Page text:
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The trend towards wet-leasing freighter capacity is set to continue as airlines look to develop new markets, Michael Duggan, director of cargo charters at Saudia, told the Freighters and Belly Cargo conference in Abu Dhabi this morning.

While Saudia operates a number of its own freighters, wet-leasing gives it “enormous flexibility to ramp up and down”, especially when it comes to charter operations, Mr Duggan said.

“The cost of running B777s is so high that it’s viable only with an enormous number of operating hours, and the charter market doesn’t work like that.”

Michael Steen, executive vice president and chief commercial officer of Atlas Air Worldwide, said ACMI would keep growing, with express operators in particular choosing to outsource. He pointed to the emergence of long-term partnerships where the operator becomes an integrated part of its customer’s operation.

“As well as our relationship with DHL, we also serve UPS and FedEx when they require capacity, even though they have some of the largest fleets in the world. The model is applicable across the entire industry,” Mr Steen said.

The main argument for airlines keeping their entire cargo operation in-house is that they have greater control over crewing and maintenance, Mr Steen said. However, factors such as crew shortages can mean carriers, especially in Asia, lack the resources to exploit market opportunities.

He says he sees ACMI playing an important future role in a maturing Chinese market despite China’s tight regulation and “antiquated rules”.

David Kerr, vice president of cargo at Etihad, said the carrier had gone through “several cycles of wet-lease” before acquiring three of its own B747 production freighters, enabling it to grow its network. But ACMI agreements had given Etihad the initial flexibility to develop. “It joins the dots,” he said.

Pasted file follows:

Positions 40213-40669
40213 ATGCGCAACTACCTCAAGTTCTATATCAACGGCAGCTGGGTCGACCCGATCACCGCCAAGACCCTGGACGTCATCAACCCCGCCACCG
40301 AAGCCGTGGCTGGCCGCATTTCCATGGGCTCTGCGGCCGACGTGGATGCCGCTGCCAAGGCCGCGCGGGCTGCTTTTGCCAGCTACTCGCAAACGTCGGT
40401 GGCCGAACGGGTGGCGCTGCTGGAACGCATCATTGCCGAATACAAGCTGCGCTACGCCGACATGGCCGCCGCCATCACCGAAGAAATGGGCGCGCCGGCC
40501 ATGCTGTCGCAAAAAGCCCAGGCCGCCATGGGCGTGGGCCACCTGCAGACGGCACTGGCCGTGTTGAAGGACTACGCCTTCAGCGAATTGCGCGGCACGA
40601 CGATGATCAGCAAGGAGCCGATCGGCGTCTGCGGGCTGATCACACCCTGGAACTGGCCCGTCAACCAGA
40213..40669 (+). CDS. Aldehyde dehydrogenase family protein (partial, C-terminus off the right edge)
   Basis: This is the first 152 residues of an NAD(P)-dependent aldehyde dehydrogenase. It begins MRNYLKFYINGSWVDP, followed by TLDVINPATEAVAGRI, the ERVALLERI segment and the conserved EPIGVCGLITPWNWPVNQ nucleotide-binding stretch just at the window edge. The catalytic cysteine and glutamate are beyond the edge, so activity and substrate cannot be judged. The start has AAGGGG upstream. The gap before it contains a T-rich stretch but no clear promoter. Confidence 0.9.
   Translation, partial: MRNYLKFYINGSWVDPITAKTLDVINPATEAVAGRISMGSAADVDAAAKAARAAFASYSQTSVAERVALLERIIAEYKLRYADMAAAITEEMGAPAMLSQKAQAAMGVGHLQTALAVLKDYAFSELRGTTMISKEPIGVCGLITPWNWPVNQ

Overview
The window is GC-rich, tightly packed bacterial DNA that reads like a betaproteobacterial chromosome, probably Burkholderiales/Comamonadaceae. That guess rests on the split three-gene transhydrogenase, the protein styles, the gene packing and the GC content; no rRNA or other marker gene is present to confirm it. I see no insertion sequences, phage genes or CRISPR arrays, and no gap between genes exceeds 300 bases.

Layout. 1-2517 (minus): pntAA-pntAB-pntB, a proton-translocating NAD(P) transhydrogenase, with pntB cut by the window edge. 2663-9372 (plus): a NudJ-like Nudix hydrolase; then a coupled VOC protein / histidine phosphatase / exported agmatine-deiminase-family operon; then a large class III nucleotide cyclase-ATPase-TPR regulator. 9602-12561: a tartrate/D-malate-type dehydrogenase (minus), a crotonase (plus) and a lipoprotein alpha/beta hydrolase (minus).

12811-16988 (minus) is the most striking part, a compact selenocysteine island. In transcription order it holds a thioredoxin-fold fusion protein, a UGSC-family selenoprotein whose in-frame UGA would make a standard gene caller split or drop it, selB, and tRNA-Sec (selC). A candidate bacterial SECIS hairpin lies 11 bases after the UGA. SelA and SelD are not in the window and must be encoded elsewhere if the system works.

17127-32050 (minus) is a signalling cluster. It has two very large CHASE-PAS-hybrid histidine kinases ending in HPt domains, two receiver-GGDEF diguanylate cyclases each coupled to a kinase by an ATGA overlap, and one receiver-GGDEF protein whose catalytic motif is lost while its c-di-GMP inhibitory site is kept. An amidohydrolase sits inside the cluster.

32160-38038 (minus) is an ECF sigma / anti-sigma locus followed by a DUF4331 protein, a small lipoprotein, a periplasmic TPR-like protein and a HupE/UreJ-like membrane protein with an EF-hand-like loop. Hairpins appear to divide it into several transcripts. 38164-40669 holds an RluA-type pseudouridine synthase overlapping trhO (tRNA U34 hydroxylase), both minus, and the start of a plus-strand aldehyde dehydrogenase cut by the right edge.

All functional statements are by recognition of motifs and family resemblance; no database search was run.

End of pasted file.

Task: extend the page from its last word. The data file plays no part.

Etihad vice president of cargo David Kerr

Etihad vice president of cargo David Kerr

Both Saudia and Etihad still call on specialist ACMI operators to supplement their directly managed main-deck business. Speaking as one of the few carriers with dedicated charter capacity, Mr Duggan admitted it was “hard to do business” when peak season Asia-Europe round trips command as little as $300,000.

Aircraft choice has taken on an interesting dimension in an environment of lower fuel costs.

“We often can’t get up to 100 tonnes on our 777s because of the nature of the routes we’re operating,” Mr Duggan said. “The competitiveness of the 777 has diminished in recent months because of the fall in fuel prices. The 747-8 is arguably a better option.”

Mr Steen added: “The 777 is not a 747 replacement. There are markets that demand the 747. Nose loading is still important – the energy market is down just now, but you’re still relying on nose loading for outsized cargo, especially long pieces. The ability to offload from the front and side speeds up turnaround time.”

Even for the ever-expanding Middle Eastern carriers, partnerships and capacity-sharing deals remain important.

Mr Kerr said Etihad’s new twice-weekly Milan-Bogota service was only possible through its partnership with Avianca using wet-leased Atlas equipment. He also pointed to the contribution partners made in serving wide-body passenger markets with limited cargo potential, such as Phuket, then repositioning into North Asia to reconnect with the Etihad network.

“We used to say we’re completely independent and we’re not going to talk with other carriers,” Mr Duggan said. “But to plug gaps in our network – for example in South America – we will now look for joint-ventures and alliances.”

These relationships are going even deeper. New routes could become more viable “if you layer in a couple of forwarders and shippers”, according to Mr Steen.

“Shippers want to take more control, especially around product launches when they must get to the shelf ahead of the competition – but not by buying big chunks of capacity or freighters.”

Mr Steen said a “more integrated debate” would also help the industry to deal with tough issues such as the dangers of shipping lithium batteries.

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